Hungarian Conservative

Happy Birthday to Pete Gogolak, the Hungarian Who Changed the NFL Forever

Legendary Hungarian American football player Pete Gogolak practises his famous kick.
Pete Gogolak practising his famous kick
Pete Gogolak, a Hungarian immigrant, changed the way placekickers take field goal attempts in the NFL—his ‘soccer-style’ method is still used in the league today. He is celebrating his 82nd birthday today.

When we mention Hungarian football players making a lasting impact on the game, one would surely think of European football, or soccer, as they call it in the United States. We have the likes of Gyula Zsengellér, Ferenc Puskás, Nándor Hidegkuti, Gyula Grosics, or Flórián Albert—and Péter Gogolák, who left his mark on a different kind of football across the ocean.

Pete Gogolak, as he is known in the United States, played two seasons for the American football team Buffalo Bills in the AFL in 1964–1965, then eight seasons for the New York Giants in the NFL in 1966–1974.

He played as a placekicker, but as no ordinary one:

he revolutionized the way field goal and extra point attempts are taken in American football.

Gogolak is celebrating his 82nd birthday today. He was born on 18 April 1942 in Budapest, Hungary; and emigrated to the United States at age 14 with his family, following the 1956 Hungarian Revolution.

Given the fact that as a boy growing up in Hungary he only got acquainted with European football, he carried his kicking style into his new game as well when he started playing football for the Cornell University team.

Instead of approaching the ball with a straight run-up and kicking the ball with his toes, known as ‘the conventional method,’ he kicked the ball the way a soccer player would: running up at an angle, then connecting with his instep.

He got drafted by the Buffalo Bills in the twelfth round in 1964. In his first season, Gogolak’s new method proved to be a game-changer: he became the AFL’s most effective placekicker, converting 60.9 per cent of his field goal attempts.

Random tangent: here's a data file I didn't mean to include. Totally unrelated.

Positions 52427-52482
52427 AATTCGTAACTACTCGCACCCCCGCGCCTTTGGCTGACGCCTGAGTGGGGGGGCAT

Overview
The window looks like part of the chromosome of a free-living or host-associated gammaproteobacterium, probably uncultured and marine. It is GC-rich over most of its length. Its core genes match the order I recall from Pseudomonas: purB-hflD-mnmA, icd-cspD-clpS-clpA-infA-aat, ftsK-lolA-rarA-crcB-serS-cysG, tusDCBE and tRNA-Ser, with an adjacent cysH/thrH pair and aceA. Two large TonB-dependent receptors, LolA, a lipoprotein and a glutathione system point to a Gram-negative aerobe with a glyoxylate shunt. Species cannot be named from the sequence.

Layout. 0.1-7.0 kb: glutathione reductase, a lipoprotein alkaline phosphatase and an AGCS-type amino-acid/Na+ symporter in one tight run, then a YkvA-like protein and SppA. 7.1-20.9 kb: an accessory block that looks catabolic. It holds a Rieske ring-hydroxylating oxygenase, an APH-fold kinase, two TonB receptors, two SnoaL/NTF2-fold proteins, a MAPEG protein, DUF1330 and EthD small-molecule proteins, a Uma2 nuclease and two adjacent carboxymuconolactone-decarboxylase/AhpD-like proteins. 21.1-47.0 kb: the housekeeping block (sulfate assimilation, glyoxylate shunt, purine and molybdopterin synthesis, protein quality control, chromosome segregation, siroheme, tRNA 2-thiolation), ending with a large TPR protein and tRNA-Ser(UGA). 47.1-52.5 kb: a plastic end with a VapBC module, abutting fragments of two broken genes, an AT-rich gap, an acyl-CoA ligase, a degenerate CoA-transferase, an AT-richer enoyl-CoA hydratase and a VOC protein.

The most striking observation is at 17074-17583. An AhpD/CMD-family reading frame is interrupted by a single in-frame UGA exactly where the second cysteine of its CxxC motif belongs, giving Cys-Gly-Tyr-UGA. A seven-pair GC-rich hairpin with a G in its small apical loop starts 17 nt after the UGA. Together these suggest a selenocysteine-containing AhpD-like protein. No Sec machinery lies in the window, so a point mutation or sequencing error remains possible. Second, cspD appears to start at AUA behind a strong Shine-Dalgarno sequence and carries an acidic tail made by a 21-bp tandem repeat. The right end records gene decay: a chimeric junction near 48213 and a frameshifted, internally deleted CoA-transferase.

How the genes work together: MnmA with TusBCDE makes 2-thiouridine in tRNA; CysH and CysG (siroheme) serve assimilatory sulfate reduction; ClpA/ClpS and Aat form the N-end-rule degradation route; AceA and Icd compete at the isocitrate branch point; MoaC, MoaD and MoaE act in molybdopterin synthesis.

Pete Gogolak in action PHOTO: Reddit

His outstanding performance as a kicker made New York Giants owner Wellington Mara want to sign him so badly (no wonder, his kicker at the time ended a season with a 0.067 conversion rate…) that he went against the tradition of not signing players from the other league—the Giants were playing in the NFL, while the Bills were playing in the AFL. The subsequent discussion between the team owners led to the AFL–NFL merger of 1966, which, in turn, gave us the Super Bowl, one of the great sporting spectacles of our time.

Pete Gogolak’s invention slowly took over American football, with classic straight-toe kickers being completely eliminated from the game. With that, the average field goal attempt conversion rate in the league increased significantly, with it being below 50 per cent (49.6 per cent) in 1963 before Gogolak came onto the scene, to it being 60.6 per cent in his last season, in 1974. In the last NFL season in 2023, 85.9 per cent of field goal attempts were successful—with Gogolak’s ‘soccer-style’ kick still being the prominent method used by kickers.

The Evolution of NFL Kickers

Thank you to SeatGeek for sponsoring this video! Use code KTO for $20 off your first order. Kickers have come a long way in the last 100 years. From the toe punchers, to the barefoot kickers, and everything in between, this video shows the evolution of what made kickers who they are today.

Gogolak went on to become the New York Giants’ top scorer with 646 points scored, a record he still holds to this day. He won the AFL twice with the Buffalo Bills, but, alas, never got to win the Super Bowl with the Giants—in fact, they never even made it to the big game. Gogolak broke the record for the longest field goal ever scored, from 57 yards, in 1964 while playing for the Bills. That record has since been broken multiple times, however, and is currently held by Justin Tucker from the Baltimore Ravens, who scored a 66-yard field goal in 2021.

Unfortunately, Gogolak’s career ended abruptly in November 1974, after he missed two key field goal attempts, costing his team two games. He retired after that season at just age 32.

Given that salaries in the NFL were not what they are today, Gogolak spent the next decades working as a sales executive with the printing firm RR Donnelley. He is still alive and well today, residing in Darien, Connecticut.

Happy birthday, Mr Gogolak!

And congratulations on your illustrious career that revolutionized American football.

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Pete Gogolak, a Hungarian immigrant, changed the way placekickers take field goal attempts in the NFL—his ‘soccer-style’ method is still used in the league today. He is celebrating his 82nd birthday today.